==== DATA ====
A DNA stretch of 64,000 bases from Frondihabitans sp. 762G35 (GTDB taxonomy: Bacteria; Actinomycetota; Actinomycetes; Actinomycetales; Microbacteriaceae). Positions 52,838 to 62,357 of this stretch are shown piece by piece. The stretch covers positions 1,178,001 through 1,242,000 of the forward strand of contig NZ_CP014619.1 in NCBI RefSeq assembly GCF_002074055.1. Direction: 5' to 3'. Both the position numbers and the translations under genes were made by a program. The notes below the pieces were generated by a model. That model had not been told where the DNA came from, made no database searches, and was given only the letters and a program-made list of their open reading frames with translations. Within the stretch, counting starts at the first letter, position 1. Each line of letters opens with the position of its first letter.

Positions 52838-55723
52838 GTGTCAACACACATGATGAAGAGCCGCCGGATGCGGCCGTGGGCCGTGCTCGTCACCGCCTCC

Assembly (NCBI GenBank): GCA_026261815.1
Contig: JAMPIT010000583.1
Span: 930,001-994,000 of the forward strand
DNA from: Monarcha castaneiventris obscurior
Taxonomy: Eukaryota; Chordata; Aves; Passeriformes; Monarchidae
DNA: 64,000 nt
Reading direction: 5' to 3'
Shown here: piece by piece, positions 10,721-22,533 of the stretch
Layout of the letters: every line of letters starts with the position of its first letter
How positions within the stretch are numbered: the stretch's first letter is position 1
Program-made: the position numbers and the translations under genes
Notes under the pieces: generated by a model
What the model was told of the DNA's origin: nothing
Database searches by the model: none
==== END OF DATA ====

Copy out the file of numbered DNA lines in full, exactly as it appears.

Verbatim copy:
A DNA stretch of 64,000 bases from Frondihabitans sp. 762G35 (GTDB taxonomy: Bacteria; Actinomycetota; Actinomycetes; Actinomycetales; Microbacteriaceae). Positions 52,838 to 62,357 of this stretch are shown piece by piece. The stretch covers positions 1,178,001 through 1,242,000 of the forward strand of contig NZ_CP014619.1 in NCBI RefSeq assembly GCF_002074055.1. Direction: 5' to 3'. Both the position numbers and the translations under genes were made by a program. The notes below the pieces were generated by a model. That model had not been told where the DNA came from, made no database searches, and was given only the letters and a program-made list of their open reading frames with translations. Within the stretch, counting starts at the first letter, position 1. Each line of letters opens with the position of its first letter.

Positions 52838-55723
52838 GTGTCAACACACATGATGAAGAGCCGCCGGATGCGGCCGTGGGCCGTGCTCGTCACCGCCTCC

Assembly (NCBI GenBank): GCA_026261815.1
Contig: JAMPIT010000583.1
Span: 930,001-994,000 of the forward strand
DNA from: Monarcha castaneiventris obscurior
Taxonomy: Eukaryota; Chordata; Aves; Passeriformes; Monarchidae
DNA: 64,000 nt
Reading direction: 5' to 3'
Shown here: piece by piece, positions 10,721-22,533 of the stretch
Layout of the letters: every line of letters starts with the position of its first letter
How positions within the stretch are numbered: the stretch's first letter is position 1
Program-made: the position numbers and the translations under genes
Notes under the pieces: generated by a model
What the model was told of the DNA's origin: nothing
Database searches by the model: none